YOU NEED to etiquette-it in today’s communications world,
By force of habit, a young colleague recently ended an e-mail to the tax authorities with a row of kisses. Ouch.
Digital communication is still a brave and scary new world, especially for those of us with a reduced shelf-life.
It’s not just the text-speak terms like LOL which are confusing. (For years a friend assumed it meant Lots of Love and used it thus. He only discovered his mistake in a hurt response to a note of condolence).
Join me on a voyage of discovery through 13 of the more important e-mail etiquette tips.
- Plenty of us absolutely hate e-mails without a subject line. Even worse: WRITING THE SUBJECT LINE IN CAPS. Easy there, pardner.
- Use a proper salutation. Except to friends, hey, yo or hiya doesn’t cut it. When in doubt the time-tested ‘Dear …..’ works just fine.
- Don’t blitz your entire address book with funnies or a cat video. If you can’t desist, at least use the BCC (blind carbon copy) button so you’re not releasing your entire address book into the wild to delight the world’s spammers.
- Don’t assume the recipient knows who you are just from your e-mail address, especially if it’s ‘[email protected]’. Attach a proper signature to every e-mail.
- Check previously-quoted text for potential landmines before re-sending it, unless the entire ‘thread’ has only been between you and your single correspondent.
- Mixing up Reply and Reply All has cost many a hapless employee their job. Ditto not ensuring you’ve clicked the right addressee.
- Don’t put emojis in business correspondence. Sad-face emoji really doesn’t do when apologising for missing the tax-form deadline.
- Nowadays if you don’t reply to a message in 24 hours it’s a snub.
- Go easy on the exclamation marks!!! Not for nothing are they called ‘screamers’ in newspaper parlance.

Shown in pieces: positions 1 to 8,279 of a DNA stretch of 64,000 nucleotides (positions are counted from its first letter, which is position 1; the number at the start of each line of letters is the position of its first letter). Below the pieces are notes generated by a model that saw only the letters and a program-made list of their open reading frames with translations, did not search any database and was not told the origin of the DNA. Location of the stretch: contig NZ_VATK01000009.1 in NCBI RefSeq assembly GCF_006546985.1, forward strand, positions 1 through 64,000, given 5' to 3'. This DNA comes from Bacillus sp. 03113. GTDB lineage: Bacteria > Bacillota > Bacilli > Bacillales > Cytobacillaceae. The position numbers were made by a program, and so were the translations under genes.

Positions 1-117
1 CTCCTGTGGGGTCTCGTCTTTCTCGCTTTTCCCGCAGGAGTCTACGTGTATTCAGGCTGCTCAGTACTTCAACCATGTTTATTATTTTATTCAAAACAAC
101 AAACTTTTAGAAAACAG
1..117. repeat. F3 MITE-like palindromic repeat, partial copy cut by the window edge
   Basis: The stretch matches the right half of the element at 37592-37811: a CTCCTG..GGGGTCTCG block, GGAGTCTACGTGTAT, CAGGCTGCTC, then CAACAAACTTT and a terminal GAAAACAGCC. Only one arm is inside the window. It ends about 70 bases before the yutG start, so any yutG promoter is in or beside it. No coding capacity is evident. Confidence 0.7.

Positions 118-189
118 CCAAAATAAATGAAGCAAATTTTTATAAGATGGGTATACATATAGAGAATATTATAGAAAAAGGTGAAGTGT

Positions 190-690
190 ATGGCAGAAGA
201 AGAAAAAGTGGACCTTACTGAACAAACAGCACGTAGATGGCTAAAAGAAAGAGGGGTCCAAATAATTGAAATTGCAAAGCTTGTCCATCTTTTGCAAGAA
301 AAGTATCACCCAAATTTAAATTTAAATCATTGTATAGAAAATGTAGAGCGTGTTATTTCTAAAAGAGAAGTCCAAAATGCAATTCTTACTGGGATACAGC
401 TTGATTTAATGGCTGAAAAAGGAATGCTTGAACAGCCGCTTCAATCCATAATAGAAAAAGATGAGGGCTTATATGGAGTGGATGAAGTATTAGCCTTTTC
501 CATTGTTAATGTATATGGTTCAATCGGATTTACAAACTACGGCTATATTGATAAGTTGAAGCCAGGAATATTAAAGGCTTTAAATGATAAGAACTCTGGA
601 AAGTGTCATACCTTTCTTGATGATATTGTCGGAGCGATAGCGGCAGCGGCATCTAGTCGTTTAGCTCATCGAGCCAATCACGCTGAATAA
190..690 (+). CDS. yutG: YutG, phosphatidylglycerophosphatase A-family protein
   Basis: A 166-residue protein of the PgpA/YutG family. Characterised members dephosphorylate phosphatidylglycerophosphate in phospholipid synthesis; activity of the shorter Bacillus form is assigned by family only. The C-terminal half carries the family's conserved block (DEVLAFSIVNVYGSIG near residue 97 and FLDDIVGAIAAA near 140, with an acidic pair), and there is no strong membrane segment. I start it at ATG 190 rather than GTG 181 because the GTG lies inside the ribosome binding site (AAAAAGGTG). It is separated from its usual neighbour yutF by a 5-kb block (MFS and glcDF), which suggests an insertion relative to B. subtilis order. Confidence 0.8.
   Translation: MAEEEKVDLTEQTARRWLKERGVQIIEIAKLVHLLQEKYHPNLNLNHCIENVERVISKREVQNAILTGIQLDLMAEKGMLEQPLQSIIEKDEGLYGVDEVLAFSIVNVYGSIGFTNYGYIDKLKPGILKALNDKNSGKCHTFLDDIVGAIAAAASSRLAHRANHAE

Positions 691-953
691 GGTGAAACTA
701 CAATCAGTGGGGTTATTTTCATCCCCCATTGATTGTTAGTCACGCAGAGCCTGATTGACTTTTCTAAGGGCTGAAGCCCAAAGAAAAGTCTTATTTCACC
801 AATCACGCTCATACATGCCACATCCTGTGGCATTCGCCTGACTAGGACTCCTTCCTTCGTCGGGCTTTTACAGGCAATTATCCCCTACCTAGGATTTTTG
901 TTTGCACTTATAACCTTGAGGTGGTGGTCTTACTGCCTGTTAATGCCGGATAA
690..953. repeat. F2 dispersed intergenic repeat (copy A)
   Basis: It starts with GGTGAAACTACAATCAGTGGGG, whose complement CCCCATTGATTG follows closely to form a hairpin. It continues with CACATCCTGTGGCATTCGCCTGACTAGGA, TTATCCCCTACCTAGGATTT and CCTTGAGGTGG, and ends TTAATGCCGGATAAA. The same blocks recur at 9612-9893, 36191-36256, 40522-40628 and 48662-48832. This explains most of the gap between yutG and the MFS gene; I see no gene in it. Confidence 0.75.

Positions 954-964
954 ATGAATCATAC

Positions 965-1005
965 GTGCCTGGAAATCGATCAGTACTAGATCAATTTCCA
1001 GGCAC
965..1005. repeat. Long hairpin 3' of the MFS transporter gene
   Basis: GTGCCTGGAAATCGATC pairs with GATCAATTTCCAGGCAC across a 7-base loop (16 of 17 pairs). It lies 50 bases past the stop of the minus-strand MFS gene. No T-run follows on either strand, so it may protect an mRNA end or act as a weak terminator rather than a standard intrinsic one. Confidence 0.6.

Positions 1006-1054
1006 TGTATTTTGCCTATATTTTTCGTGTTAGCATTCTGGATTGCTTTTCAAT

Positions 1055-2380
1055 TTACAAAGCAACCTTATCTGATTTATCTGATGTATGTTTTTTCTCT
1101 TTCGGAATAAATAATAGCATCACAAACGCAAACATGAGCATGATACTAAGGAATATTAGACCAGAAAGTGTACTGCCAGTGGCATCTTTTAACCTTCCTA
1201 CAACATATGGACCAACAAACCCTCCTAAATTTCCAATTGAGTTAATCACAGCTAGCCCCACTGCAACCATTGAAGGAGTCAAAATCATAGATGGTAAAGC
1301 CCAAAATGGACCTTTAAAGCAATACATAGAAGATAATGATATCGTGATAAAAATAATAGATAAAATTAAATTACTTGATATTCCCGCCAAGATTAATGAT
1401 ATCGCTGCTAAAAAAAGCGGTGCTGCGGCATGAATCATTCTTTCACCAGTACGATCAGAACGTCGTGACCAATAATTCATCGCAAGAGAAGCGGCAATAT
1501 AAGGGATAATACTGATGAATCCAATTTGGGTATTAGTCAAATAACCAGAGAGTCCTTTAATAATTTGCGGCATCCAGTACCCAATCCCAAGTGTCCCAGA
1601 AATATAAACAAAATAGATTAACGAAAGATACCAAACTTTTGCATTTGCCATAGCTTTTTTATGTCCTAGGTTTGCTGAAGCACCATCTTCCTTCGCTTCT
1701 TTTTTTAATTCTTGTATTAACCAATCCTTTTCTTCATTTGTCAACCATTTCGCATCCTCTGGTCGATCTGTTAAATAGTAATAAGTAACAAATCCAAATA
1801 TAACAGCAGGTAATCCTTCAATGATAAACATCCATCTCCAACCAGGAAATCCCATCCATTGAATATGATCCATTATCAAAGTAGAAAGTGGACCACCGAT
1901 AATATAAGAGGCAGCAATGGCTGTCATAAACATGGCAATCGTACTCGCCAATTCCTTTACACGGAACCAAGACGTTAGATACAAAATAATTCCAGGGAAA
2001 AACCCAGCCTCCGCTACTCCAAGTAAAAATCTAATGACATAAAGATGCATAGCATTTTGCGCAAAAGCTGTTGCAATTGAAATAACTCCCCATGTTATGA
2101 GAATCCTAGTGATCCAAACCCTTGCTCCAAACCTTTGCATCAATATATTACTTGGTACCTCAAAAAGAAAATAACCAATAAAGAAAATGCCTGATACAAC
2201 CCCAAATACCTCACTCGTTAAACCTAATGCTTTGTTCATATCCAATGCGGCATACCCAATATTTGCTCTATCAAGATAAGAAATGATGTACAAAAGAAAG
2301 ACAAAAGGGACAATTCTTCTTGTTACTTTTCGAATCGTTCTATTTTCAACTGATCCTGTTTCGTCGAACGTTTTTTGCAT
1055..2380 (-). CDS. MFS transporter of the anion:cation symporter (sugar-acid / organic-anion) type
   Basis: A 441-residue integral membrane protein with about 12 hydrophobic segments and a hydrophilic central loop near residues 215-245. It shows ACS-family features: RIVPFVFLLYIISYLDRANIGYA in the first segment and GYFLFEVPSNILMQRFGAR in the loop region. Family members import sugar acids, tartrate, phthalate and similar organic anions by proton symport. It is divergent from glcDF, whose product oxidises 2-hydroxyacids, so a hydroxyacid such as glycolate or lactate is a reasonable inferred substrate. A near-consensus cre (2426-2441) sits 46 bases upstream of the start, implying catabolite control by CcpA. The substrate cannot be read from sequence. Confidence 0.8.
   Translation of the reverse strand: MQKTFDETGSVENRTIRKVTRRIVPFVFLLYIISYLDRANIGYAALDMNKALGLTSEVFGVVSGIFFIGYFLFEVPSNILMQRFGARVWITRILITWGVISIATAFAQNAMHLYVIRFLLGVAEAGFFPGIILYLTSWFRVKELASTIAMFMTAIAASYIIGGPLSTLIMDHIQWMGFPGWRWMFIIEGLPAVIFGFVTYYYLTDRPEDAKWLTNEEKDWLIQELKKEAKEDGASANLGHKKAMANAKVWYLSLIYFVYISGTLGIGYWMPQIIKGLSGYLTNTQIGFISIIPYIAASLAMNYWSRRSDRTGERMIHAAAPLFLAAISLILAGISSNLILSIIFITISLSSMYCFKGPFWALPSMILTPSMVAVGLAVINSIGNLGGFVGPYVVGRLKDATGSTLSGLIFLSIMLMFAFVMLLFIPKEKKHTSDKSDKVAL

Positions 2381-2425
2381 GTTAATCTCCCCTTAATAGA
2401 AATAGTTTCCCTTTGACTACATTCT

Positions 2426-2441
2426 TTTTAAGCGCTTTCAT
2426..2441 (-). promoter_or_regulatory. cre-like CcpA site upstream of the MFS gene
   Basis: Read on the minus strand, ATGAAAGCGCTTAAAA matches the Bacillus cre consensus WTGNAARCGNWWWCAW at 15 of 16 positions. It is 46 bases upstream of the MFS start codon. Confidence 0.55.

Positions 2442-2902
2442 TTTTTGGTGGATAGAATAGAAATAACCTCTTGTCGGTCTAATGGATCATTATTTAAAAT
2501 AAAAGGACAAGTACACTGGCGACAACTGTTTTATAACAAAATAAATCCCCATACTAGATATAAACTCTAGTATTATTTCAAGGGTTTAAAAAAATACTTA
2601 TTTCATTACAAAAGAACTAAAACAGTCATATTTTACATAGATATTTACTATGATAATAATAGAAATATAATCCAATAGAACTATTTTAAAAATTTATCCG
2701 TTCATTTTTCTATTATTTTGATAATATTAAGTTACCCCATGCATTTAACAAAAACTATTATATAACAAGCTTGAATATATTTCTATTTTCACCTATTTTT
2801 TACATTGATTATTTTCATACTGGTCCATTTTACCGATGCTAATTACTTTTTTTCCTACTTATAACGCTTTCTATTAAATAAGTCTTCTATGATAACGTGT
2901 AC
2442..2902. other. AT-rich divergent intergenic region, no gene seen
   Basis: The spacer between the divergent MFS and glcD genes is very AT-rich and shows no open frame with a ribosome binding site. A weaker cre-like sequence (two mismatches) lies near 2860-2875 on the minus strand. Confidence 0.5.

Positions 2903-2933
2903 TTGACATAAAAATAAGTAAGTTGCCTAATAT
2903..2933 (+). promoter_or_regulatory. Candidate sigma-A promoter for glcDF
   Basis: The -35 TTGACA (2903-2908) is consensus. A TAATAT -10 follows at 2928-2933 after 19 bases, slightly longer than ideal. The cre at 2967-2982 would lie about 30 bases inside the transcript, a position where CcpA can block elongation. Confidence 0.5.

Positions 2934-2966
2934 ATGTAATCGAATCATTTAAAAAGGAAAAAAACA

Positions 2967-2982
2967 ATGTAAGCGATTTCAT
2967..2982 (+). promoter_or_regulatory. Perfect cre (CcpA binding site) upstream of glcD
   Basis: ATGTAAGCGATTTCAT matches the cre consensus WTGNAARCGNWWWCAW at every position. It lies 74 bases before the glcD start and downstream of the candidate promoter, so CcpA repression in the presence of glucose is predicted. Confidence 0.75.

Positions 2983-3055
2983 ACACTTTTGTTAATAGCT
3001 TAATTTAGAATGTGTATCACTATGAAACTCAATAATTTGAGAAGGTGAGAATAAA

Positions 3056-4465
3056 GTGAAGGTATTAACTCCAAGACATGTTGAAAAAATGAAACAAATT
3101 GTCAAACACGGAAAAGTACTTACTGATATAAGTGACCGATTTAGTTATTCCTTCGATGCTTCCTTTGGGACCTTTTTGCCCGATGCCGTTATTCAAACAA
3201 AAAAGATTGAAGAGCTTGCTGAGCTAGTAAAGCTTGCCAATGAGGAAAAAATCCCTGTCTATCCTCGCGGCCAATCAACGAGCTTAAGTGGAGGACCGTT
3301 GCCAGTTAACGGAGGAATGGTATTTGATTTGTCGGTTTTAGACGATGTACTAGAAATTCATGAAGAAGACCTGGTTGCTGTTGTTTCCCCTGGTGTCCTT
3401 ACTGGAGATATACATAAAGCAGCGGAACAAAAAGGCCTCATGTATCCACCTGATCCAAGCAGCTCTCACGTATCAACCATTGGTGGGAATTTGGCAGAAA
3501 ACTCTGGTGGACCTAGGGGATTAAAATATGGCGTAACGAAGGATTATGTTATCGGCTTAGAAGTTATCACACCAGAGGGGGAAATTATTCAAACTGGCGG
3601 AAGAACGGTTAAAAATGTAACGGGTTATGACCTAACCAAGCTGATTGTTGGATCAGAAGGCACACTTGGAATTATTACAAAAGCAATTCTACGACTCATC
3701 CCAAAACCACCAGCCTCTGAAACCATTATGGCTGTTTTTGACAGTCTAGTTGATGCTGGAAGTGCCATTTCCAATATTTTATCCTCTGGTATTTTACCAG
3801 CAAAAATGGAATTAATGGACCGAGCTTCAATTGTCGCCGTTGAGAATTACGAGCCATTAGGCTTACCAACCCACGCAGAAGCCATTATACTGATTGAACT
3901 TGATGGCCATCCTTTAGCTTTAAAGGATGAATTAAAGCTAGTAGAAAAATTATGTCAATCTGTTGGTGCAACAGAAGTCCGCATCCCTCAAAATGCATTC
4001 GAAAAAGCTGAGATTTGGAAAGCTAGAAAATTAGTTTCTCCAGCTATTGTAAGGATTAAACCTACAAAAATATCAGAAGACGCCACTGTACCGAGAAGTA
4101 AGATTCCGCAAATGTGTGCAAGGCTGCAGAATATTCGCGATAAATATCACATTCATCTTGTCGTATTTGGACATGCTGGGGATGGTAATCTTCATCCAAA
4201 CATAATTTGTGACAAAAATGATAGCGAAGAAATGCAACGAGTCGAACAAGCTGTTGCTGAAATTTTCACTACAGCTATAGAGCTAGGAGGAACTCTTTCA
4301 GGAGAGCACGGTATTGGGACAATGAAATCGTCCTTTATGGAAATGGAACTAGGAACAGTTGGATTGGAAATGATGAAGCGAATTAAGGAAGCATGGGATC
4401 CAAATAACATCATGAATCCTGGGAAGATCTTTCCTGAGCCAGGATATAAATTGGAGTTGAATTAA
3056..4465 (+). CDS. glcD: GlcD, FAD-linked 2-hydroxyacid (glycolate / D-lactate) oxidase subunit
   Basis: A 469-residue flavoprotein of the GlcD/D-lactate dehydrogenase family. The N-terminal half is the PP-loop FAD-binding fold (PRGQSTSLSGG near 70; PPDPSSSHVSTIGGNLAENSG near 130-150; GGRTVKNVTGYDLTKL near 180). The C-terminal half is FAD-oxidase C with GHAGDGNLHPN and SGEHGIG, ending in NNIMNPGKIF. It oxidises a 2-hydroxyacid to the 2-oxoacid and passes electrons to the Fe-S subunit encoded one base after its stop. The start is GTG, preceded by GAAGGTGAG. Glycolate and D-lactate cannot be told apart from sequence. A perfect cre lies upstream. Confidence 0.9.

- Never shoot from the lip; don’t e-mail when you’re angry. Or drunk, which should be a criminal offence.
- Keep things brief and to the point. Wordy letters are a relic of a bygone age, more often’s the pity, but there it is.
- Don’t send giant attachments, or fleets of them, without asking first.
- Finally, last thing before hitting Send, run a (spell)check.
Be particularly aware of the pitfalls of predictive text, which might easily have turned your dear to dead, being pregnant to pringles, your kissing to killing (I’ve had them all). Never mind the embarrassment caused when predictive changed the two vowels in a message about a lady’s car called a Volvo.
To BCC or not BCC
RULE 3 says don’t blitz your entire address book with a bulk e-mail, covered in detail in an earlier column.
If you really must, at least ‘BCC’ the recipients rather than revealing to all and sundry just how many (or few) actual people you know.
That’s also vital these days when lists of real, active addresses are digital manna from heaven for anyone of the spamming persuasion.
The most common solution is to address the e-mail to yourself in the normal way. Then go through your address book adding recipients individually, by clicking the BCC button for each.
Incidentally, did you know that under Europe’s new GDPR rules, bulk e-mailing is now technically illegal unless you ask each person’s individual consent? So good luck with that.